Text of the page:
- Voragine crater of Mount Etna has erupted for the first time in two years
- Explosion sent volcanic plume of smoke and ash across Sicilian skyline
- Volcanic activity started last month but this was first explosion to reach surface
Sending fire and ash across the Sicilian skyline, this is the incredible moment a crater on Mount Etna erupted for the first time in two years.
The massive volcanic plume came from the Voragine crater in what was its first eruption to reach the surface since 2013.
It is thought that activity started around a month ago with explosions inside the crater that the too small to reach the rim.
Spectacular time-lapse of volcanic explosion and lightening
A massive volcanic plume is sent across the Sicilian sky after the eruption of a crater on Mount Etna yesterday
The massive volcanic plume came from the Voragine crater in what was its first eruption to reach the surface since 2013 .However, yesterday the eruptions grew bigger and were large enough to be seen on the various webcams trained on Mount Etna’s.
The Voragine was formed inside the volcano’s central crater in 1945, with its last eruptive activity dating back two years.
The craters often sees eruptions producing flows of ash and lava at low.
Volcanic activity has been rumbling inside the crater for around a month but yesterday was the first time in two years an explosion came to the surface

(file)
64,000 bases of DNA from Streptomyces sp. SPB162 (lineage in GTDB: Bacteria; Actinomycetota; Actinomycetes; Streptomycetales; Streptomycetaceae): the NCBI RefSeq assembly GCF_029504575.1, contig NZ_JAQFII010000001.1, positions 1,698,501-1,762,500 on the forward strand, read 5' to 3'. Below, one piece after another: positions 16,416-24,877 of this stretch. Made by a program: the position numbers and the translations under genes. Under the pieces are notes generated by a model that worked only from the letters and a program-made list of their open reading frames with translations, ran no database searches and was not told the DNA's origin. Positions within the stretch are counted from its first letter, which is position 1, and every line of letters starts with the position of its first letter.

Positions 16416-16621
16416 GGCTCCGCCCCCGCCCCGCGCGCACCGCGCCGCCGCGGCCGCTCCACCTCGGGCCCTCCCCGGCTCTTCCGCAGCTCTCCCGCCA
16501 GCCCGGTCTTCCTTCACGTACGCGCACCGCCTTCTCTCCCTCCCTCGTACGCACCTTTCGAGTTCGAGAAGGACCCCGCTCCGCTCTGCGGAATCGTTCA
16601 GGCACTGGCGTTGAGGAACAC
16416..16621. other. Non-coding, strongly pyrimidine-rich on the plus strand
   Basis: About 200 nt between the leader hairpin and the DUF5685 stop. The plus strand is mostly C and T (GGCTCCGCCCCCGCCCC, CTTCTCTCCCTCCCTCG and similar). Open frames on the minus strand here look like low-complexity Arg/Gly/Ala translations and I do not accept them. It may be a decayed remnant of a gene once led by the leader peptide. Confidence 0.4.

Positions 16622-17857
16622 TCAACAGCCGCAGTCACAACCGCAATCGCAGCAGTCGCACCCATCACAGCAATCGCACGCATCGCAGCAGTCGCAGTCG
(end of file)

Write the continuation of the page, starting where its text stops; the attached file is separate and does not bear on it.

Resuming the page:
A combination of a thunderstorm and a volcanic explosion combine to create a huge cloud of smoke over Mount Etna
The Voragine was formed inside the volcano’s central crater in 1945, with its last eruptive activity dating back to 2013
As these flow down the mountain, they can threaten agriculture, public utilities and transport in nearby towns.
Mount Etna is the tallest volcano in Europe and sees regular eruptions.
It stands at a height of 10,922ft, covers an area of 459 square miles and has a basal circumference of 87 miles.
Italy’s Mount Etna last spectacularly erupted back in 2013
The craters often sees eruptions producing flows of ash and lava at low altitudes which can affect agriculture and transport
Mount Etna is the tallest volcano in Europe and produces regular low-level eruptions in its craters sending out lava and ash
It has been active for thousands of years, although its first eruption of modern times was thought to be in 475 BC.
It is so well-known it was written about by the Ancient Roman poet Virgil, who called its eruptions a ‘roar of frightful rain’.
Its five craters are known as the Northeast Crater, the Voragine, the Bocca Nuova, and the Southeast Crater Complex, which comprises of two.